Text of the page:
Shipping law: area of practice
Shipping law solicitors deal with the life of a ship from beginning to end. When a client wants to buy or build a ship, solicitors assist with the purchasing and the financing of the vessel. Once the vessel is trading and carrying cargo, there will be contracts such as charterparties that they will advise on. There may also be disputes arising with the charterers and the people who own cargo being carried by the vessel, and solicitors help on either side of those disputes. If the ship suffers an accident – such as colliding with another vessel, running aground or hitting a port terminal – solicitors will be required to help determine liability and the value of any claim. Finally, they will advise on the sale or scrapping of a ship.
Typical shipping law cases
I have around 100 cases open at any one time, of which maybe 20 are active. Putting together contracts or financing is often done quickly because our job is to get the deal through within the client’s timescale. Litigation, however, may take years – particularly if it goes through the appeal process. The length of the process is different in each country – in the UK and Singapore, for example, it’s quick but in India it can take decades. Practice is a mixture of short pieces of advice and heavyweight litigation, the latter often involving multiple jurisdictions.
In the example of a case such as the sinking of the Costa Concordia, a law firm’s involvement might begin with a phone call from the ship owner informing us of the accident. We would then send one of our mariners – a person who has spent time at sea and who also has legal training – to go and take evidence and assist the crew in dealing with any investigations by the local authorities. It will be very busy in the first few weeks or months after the incident. Following that, there will be a period of relative quiet when solicitors on either side will consider the case and correspond about liability and the amount of the claim. If they cannot agree, proceedings will follow. A case may take a couple of years to reach trial, during which time lawyers gather witness statements and expert reports. The minority of cases actually go all the way in court, however.
Dealing with real problems in real time
The best aspect of a practice is that the law is interesting and the subject matter is tangible; you’re dealing with real problems, such as a ship that’s on fire or a cargo of bananas that’s stuck in a port and is ripening, in real time. It’s not an area of law where events have occurred in the past – they are happening now and the advice is important.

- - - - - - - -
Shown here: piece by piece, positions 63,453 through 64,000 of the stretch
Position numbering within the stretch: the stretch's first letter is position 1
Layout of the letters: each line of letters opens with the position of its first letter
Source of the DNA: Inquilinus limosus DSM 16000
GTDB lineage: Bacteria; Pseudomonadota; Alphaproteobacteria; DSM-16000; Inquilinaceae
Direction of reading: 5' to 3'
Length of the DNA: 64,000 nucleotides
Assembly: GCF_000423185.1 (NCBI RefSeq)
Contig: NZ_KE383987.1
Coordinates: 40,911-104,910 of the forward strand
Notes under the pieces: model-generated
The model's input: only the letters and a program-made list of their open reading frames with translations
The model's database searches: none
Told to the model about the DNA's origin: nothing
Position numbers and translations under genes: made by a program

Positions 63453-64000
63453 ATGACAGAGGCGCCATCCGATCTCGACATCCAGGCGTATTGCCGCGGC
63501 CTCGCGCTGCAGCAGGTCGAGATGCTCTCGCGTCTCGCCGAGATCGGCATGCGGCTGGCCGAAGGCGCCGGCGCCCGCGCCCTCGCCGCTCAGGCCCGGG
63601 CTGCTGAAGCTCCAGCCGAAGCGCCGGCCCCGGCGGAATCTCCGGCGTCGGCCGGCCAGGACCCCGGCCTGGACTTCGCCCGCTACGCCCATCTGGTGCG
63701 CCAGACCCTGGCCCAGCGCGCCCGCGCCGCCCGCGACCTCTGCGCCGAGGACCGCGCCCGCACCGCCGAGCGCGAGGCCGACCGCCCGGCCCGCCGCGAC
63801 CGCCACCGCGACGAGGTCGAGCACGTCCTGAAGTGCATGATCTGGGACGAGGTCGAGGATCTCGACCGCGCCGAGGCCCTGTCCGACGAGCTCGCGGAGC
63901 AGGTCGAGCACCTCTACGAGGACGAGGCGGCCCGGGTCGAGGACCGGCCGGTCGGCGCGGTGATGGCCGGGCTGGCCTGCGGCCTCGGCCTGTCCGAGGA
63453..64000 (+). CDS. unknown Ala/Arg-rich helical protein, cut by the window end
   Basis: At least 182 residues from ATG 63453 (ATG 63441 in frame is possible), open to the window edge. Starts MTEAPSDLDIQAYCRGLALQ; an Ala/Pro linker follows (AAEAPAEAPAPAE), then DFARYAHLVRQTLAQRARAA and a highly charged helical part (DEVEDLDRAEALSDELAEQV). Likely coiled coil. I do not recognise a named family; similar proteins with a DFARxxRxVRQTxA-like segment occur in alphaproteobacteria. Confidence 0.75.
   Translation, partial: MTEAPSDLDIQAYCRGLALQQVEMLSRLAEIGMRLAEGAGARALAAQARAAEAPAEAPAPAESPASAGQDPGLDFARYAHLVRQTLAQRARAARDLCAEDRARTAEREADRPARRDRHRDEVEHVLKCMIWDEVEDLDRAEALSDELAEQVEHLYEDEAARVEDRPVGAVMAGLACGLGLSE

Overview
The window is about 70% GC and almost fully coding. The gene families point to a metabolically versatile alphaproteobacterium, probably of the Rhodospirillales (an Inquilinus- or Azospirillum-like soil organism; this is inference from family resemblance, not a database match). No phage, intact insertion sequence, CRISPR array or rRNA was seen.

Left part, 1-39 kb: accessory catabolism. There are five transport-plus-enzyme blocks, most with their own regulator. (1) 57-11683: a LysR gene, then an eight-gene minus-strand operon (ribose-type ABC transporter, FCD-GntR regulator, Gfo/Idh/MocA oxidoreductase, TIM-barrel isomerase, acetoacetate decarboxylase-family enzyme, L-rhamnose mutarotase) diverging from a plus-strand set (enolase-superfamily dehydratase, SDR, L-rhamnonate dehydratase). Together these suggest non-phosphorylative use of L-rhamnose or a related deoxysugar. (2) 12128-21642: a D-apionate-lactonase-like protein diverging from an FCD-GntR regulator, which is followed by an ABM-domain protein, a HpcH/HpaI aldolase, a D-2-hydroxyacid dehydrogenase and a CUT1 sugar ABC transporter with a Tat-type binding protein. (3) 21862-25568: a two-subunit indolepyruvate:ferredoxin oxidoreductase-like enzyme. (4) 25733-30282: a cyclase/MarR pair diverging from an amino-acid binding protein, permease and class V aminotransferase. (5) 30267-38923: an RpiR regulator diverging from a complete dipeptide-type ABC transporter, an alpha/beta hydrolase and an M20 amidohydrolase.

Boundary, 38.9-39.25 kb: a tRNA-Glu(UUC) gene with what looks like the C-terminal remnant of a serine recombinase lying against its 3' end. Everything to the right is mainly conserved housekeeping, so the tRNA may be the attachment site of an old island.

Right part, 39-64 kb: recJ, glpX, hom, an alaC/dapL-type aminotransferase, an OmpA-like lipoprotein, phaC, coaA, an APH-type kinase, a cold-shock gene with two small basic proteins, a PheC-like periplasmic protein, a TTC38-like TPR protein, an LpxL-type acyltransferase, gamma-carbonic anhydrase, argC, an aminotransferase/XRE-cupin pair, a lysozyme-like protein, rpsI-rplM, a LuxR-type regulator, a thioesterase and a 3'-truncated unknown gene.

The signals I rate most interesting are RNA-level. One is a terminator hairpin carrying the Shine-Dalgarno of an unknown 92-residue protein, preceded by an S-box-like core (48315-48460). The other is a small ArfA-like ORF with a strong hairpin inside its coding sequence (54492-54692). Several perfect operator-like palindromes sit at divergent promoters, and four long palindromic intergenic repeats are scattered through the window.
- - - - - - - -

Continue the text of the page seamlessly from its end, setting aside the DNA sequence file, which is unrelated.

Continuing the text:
The downside of that is the 3.00 am calls, often on on Christmas Day, when you must drop everything and may have to get on a plane to go and deal with a problem.
Pirates and the Arab spring
Piracy off the coast of Somalia has been a big issue in this practice area over the last year or so. There have been recent cases about whether it’s legal to pay a ransom – which it is – and where responsibility for the loss of the use of the vessel during a hijacking lies as between the owner and the charterer.
Sanctions have also affected the industry, particularly Libyan sanctions during the Arab spring and ongoing Iranian sanctions. The shipping industry is directly affected by geopolitical events such as these, as well as increasing environmental regulation.
As a trainee…
Trainees will typically work on larger cases, as smaller cases require the specialist knowledge of a partner or senior associate. As an example, we had a trainee on the Costa Concordia case who helped with the overall administration and was responsible for checking press reports to monitor the situation. Because you will be working in teams, there is a real opportunity to learn from partners.
Shipping law firms have a reputation for having a better work/life balance than, for example, City commercial firms. I usually start my day at about 8.00 am and finish at about 7.00 pm, but there is also out-of-hours work if you are required to deal with emergencies – and a trainee may need to be part of that response. Trainees work hard, but it is not unrelenting and the work is genuinely interesting.
Types of law practised
- Private international law.
Good shipping law solicitors have....
- Strong problem-solving skills.
- An analytical mind: the law in this area can be tricky.
KEVIN COOPER is a partner at INCE & CO. He graduated from Oxford in 1988 with a degree in law.